Hell on Wheels Episode 5.07: False Prophets, sets itself a number of challenges. For those who know the history, things like the eventual terminus of the Transcontinental Railroad, which railroad reached Ogden first, and the life and death of Brigham Young are already known, yet the show must still make the playing out of this history interesting. (Hell on Wheels doesn’t adhere strictly to the true story–Thomas Durant, for one, never came back from his arrest during the Credit Mobilier scandal. Yet the broader strokes of history are represented fairly, and I fully expect the golden spike to be driven more or less as really happened.) On the other hand, people who don’t know the history have to be kept entertained by a bunch of negotiations around a conference table with a bunch of angry bearded men going over the fine points of a part of Americana they may have barely heard of.
Most fans of Hell on Wheels, I suspect, aren’t watching it with a history professor (I’m blessed). Although the show doesn’t get Emmy or Internet love, its ratings are consistently good, but the viewers are not really skewing demographically toward over-educated history buffs. Westerns have other charms.
So let’s just say it’s a minor miracle that False Prophets was such an excellent and engaging episode. It was smart, it was exciting, it ended on a cliffhanger in the best Western serial tradition (two horses racing towards a single spot! Huzzah!), and as ever, it was visually lush. Seriously, in terms of cinematography, this show is an embarrassment of riches. Gunderson embracing Phineas Young with the sunlight blazing in from behind them? Eva with blood on her cheek? The extraordinary Rocky Mountain view behind Brigham Young? This would be a good show if it was nothing more than a collection of stills.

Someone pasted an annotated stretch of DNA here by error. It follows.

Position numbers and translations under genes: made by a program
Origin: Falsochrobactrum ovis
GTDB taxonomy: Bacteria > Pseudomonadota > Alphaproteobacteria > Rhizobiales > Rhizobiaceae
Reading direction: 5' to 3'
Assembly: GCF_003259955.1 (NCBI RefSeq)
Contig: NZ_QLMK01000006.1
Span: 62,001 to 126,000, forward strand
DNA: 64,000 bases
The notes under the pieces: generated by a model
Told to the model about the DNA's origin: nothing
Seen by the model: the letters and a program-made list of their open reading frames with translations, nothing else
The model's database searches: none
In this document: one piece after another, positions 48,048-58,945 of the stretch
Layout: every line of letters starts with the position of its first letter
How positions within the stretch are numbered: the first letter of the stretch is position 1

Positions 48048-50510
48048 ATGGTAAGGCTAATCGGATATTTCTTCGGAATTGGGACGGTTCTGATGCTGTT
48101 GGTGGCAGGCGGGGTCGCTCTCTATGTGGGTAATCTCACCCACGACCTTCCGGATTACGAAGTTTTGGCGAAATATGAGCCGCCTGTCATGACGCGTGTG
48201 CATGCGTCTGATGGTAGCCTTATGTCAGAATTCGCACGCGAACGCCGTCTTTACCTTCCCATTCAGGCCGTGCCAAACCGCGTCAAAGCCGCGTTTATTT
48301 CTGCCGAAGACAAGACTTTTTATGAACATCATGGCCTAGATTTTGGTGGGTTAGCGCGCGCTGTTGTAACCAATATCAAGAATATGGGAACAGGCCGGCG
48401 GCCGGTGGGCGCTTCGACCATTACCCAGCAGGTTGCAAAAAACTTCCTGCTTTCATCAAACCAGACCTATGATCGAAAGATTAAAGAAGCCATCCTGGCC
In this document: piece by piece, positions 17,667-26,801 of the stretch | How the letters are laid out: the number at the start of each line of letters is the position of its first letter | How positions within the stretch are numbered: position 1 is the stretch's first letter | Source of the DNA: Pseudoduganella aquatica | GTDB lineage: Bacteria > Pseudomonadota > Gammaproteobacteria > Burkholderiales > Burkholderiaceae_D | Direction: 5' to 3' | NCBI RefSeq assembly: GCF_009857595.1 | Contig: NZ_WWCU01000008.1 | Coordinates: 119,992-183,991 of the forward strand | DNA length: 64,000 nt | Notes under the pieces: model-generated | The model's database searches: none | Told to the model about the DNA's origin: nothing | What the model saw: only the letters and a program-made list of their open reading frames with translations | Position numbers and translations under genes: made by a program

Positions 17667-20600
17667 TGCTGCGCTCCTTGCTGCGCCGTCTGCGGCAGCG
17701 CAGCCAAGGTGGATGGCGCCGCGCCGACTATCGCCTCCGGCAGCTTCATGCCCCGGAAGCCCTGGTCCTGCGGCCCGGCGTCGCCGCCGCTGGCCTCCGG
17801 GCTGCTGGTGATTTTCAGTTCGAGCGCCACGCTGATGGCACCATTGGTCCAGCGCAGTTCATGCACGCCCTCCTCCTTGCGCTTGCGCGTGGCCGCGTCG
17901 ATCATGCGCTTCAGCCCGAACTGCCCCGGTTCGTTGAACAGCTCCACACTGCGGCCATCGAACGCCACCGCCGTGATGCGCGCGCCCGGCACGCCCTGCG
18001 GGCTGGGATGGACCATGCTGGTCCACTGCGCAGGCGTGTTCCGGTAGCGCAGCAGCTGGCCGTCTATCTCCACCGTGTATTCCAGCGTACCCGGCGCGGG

What happened in Salt Lake City this episode strongly paralleled what happened in Laramie. The “A” Story/”B” Story thing doesn’t always tie together on this show, nor does it have to, I suppose, but this week it did. Cullen Bohannon, as well as the Central Pacific and Union Pacific Railroads, are in roughly the same positions as Eva and Mickey. Eva has a wolf in the fold trying to usurp her power. She can act like she’s in control but it’s the inmates running the asylum until she pulls a gun. Her enemy (Josie) will keep undermining her and robbing her, making the rewards of Eva’s hard work seems to be slipping away at every turn. Mickey, too, has a wolf at his heels–his cousin Johnny. Mickey and Eva are fighting for their livelihoods while acting as if everything’s under control.
This is no different, really, than any of the railroad players, or the Mormons for that matter. Huntington at the Central Pacific is fighting for position in a battle for which geography (topography, technically) favors his opponent. Durant, Huntington, and Bohannon all have reason to fight Brigham Young, and Young is fighting for the survival of his city. Meanwhile, the wolf in the fold, Gunderson, aims to destroy both Bohannon and Brigham Young. It’s a complex set of machinations in which only the sheep with fangs and claws survives. Poor Phineas, he never had a real set of fangs, did he?
It’s a scramble of wolves versus sheep, and people who have tried to do the right thing will be wolves or will not survive, as we’ve seen again and again in this series. Brigham Young, the “Lion” of God, is clearly a wolf, and I think it’s no coincidence that two people scrambling to retain position survived being stabbed this week.
I have no idea (nor does anyone in the media) when in 2016 Hell on Wheels will return to resolve the cliffhanger, bring back Naomi (yaaaaawn), resolve the potential love triangle between Cullen, Mei, and Naomi, and finish building the damn railroad. I do know that when it returns, I’ll be right here, writing about it.
What about you, Basketcases?